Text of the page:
Radiation after Surgery

This information is for men who have already had surgical removal of the prostate gland, and now they have been recommended to undergo radiation therapy.

Who needs radiation therapy after prostatectomy?

Prostate gland showing stage 3 cancer breaking beyond the capsuleSometimes prostate removal does not completely cure the cancer.  Even if the surgeon has done an excellent / perfect surgery, and it looks like he got all the cancer, there can still sometimes be some cancer cells left behind.  This is especially common if the cancer was breaking through the outer lining of the prostate gland and going into tissues around the prostate (see picture on right).  It’s also more common when there was a lot of cancer found in the prostate gland.  Radiation therapy after prostatectomy may be recommended in the following four situations:

  1. The pathologist sees that cancer has broken through the prostate capsule (lining) and has gone into tissues surrounding the prostate.  This is stage 3 cancer and includes cancer that has spread into the tissues around the prostate, the seminal vesicles, or in more advanced cases into the bladder, rectum, or lymph nodes.
  2. There are “positive surgical margins”.  This means that cancer cells were right at the edge of the tissue that was removed by the surgeon, which means that cancer cells may still be inside the body.
  3. The PSA does not drop down to zero after surgery, especially in conjunction with #1 or #2.
  4. The PSA starts to climb again at some time after surgery.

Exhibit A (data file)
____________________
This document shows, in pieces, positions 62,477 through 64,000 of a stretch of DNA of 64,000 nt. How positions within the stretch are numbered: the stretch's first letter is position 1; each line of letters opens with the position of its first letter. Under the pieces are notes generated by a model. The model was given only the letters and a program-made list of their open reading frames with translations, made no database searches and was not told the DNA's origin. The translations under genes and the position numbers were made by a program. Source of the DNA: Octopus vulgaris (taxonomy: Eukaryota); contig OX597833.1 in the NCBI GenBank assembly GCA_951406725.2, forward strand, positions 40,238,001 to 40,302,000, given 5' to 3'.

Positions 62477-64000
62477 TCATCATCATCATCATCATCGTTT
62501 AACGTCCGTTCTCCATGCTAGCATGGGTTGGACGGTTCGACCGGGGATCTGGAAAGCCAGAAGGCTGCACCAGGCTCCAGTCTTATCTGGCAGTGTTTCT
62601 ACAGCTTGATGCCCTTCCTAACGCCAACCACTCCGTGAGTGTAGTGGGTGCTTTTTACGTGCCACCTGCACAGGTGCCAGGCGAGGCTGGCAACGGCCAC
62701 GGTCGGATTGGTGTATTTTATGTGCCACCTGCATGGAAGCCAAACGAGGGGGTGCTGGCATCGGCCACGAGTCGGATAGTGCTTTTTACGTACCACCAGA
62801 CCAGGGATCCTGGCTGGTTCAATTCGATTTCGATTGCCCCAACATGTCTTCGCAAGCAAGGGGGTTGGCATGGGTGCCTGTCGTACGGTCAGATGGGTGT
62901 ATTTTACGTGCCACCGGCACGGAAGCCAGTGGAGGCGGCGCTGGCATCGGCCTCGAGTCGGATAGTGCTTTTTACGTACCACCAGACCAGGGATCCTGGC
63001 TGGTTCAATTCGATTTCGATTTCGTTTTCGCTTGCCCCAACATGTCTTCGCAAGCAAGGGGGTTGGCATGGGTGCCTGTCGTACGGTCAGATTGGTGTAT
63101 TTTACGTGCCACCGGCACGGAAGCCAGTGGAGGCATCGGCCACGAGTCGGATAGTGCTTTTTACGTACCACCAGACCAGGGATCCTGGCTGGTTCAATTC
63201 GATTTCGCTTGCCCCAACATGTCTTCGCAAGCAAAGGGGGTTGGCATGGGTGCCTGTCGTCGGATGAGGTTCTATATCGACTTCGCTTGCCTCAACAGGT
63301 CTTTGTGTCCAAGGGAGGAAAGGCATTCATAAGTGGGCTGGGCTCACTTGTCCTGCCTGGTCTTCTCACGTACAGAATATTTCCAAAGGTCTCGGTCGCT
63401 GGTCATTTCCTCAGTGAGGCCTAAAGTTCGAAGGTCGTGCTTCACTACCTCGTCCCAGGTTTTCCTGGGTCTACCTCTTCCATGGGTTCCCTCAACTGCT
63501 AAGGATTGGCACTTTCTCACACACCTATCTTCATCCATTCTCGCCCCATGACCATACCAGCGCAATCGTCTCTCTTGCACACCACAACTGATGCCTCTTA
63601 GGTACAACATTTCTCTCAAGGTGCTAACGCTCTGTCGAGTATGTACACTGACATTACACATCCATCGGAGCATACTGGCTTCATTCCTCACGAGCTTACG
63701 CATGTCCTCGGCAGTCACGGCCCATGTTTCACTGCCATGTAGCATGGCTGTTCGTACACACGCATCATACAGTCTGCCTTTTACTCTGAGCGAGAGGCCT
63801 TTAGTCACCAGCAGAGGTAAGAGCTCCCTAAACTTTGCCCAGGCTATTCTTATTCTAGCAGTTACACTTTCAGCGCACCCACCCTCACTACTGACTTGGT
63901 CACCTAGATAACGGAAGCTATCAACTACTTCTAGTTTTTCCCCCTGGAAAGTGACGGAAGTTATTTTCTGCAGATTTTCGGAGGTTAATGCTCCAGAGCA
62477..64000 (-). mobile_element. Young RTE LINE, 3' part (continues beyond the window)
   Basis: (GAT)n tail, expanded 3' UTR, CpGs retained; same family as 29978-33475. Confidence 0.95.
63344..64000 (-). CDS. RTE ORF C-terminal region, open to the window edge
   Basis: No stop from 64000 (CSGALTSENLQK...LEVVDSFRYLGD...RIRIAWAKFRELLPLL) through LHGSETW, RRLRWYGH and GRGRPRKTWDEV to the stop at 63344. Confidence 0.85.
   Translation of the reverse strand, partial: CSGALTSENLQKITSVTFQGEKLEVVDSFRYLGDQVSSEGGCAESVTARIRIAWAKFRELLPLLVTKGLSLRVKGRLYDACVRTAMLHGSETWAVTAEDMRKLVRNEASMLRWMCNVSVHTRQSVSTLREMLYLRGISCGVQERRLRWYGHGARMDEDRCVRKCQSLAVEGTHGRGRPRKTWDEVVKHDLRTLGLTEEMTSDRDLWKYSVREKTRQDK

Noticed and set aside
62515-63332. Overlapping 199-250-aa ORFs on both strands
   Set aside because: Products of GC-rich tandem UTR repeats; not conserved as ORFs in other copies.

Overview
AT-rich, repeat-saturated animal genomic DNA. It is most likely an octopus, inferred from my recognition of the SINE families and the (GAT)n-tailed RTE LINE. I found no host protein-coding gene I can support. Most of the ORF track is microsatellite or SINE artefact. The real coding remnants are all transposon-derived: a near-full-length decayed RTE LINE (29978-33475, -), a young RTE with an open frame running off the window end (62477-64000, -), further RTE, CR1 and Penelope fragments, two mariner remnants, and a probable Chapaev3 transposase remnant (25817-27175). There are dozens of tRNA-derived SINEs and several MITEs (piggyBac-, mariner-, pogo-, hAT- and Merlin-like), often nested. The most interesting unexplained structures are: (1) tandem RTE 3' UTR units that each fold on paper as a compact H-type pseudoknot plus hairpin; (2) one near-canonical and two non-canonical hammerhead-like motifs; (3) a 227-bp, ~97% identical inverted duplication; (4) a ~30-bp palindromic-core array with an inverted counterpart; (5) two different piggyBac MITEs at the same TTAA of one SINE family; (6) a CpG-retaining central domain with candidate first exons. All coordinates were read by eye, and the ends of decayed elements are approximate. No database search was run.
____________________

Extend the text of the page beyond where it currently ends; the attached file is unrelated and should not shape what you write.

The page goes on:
Often there is a combination of these 4 factors present.

Timing of radiation therapy after prostatectomy

It is best to wait at least 3 months after surgery if possible before starting the radiation, in order to give a chance for full healing.  It is good for the urinary control to be as good as it’s going to get before starting radiation.   If additional healing time is needed, some hormone therapy can be used to be able to safely delay the radiation.

It is debatable when a patient should be referred for radiation.  Some urologists prefer to wait until the PSA starts to rise again before referring the patient.  This is also called salvage radiation.  Other urologists will see some warning signs on the pathology report and will refer the patient early, before giving the cancer a chance to start growing back.  This is also called adjuvant radiation.

How do we know where do we aim the radiation and how many treatments?

When we radiate after prostatectomy, we treat the tissues surrounding where the prostate gland used to be.  This is known as the “prostate surgical bed”.  The anatomy becomes a little odd, as the bladder and the rectum and the other surrounding tissues get pulled into the empty area where the prostate previously was.  When we radiate, we end up treating a little more bladder and rectum than we typically do with normal prostate radiation.  We have to use a slightly lower radiation dose because of this.  We have found that a dose of about 39 treatments is the most we can safely give, instead of the 45 like we normally do when the prostate gland is still there.  So our dose is typically 180 cGy daily for 39 days = 7020 cGy total, instead of the usual 8100 cGy.  Other cancer centers may use higher or lower dosages than this.

When the PSA is rising after surgery it can be do to 3 possibilities:

  1. Some healthy prostate gland tissue was left behind and is making PSA
  2. Prostate cancer is recurring in the prostate surgical area
  3. Prostate cancer is recurring in the lymph nodes or the bones (metastatic cancer)